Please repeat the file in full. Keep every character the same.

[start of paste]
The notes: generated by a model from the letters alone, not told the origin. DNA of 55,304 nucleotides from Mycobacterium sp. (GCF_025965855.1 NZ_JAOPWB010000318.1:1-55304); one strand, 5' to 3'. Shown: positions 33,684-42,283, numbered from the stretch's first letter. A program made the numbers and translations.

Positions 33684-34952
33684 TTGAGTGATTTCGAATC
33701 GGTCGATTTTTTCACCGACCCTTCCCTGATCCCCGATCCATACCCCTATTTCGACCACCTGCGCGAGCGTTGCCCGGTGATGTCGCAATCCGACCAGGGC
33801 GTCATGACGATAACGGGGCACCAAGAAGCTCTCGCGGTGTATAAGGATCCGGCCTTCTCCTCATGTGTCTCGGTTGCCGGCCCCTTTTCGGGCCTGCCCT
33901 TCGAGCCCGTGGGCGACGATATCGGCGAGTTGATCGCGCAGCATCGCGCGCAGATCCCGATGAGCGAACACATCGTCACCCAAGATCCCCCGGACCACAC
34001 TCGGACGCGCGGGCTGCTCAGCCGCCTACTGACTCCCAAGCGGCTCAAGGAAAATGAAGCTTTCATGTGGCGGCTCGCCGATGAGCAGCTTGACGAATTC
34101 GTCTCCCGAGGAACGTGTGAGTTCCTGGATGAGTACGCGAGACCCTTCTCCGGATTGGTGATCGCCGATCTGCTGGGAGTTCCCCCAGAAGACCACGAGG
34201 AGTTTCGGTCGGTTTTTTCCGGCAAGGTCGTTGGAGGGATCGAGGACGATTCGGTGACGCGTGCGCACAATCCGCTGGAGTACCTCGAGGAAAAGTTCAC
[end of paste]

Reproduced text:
The notes: generated by a model from the letters alone, not told the origin. DNA of 55,304 nucleotides from Mycobacterium sp. (GCF_025965855.1 NZ_JAOPWB010000318.1:1-55304); one strand, 5' to 3'. Shown: positions 33,684-42,283, numbered from the stretch's first letter. A program made the numbers and translations.

Positions 33684-34952
33684 TTGAGTGATTTCGAATC
33701 GGTCGATTTTTTCACCGACCCTTCCCTGATCCCCGATCCATACCCCTATTTCGACCACCTGCGCGAGCGTTGCCCGGTGATGTCGCAATCCGACCAGGGC
33801 GTCATGACGATAACGGGGCACCAAGAAGCTCTCGCGGTGTATAAGGATCCGGCCTTCTCCTCATGTGTCTCGGTTGCCGGCCCCTTTTCGGGCCTGCCCT
33901 TCGAGCCCGTGGGCGACGATATCGGCGAGTTGATCGCGCAGCATCGCGCGCAGATCCCGATGAGCGAACACATCGTCACCCAAGATCCCCCGGACCACAC
34001 TCGGACGCGCGGGCTGCTCAGCCGCCTACTGACTCCCAAGCGGCTCAAGGAAAATGAAGCTTTCATGTGGCGGCTCGCCGATGAGCAGCTTGACGAATTC
34101 GTCTCCCGAGGAACGTGTGAGTTCCTGGATGAGTACGCGAGACCCTTCTCCGGATTGGTGATCGCCGATCTGCTGGGAGTTCCCCCAGAAGACCACGAGG
34201 AGTTTCGGTCGGTTTTTTCCGGCAAGGTCGTTGGAGGGATCGAGGACGATTCGGTGACGCGTGCGCACAATCCGCTGGAGTACCTCGAGGAAAAGTTCAC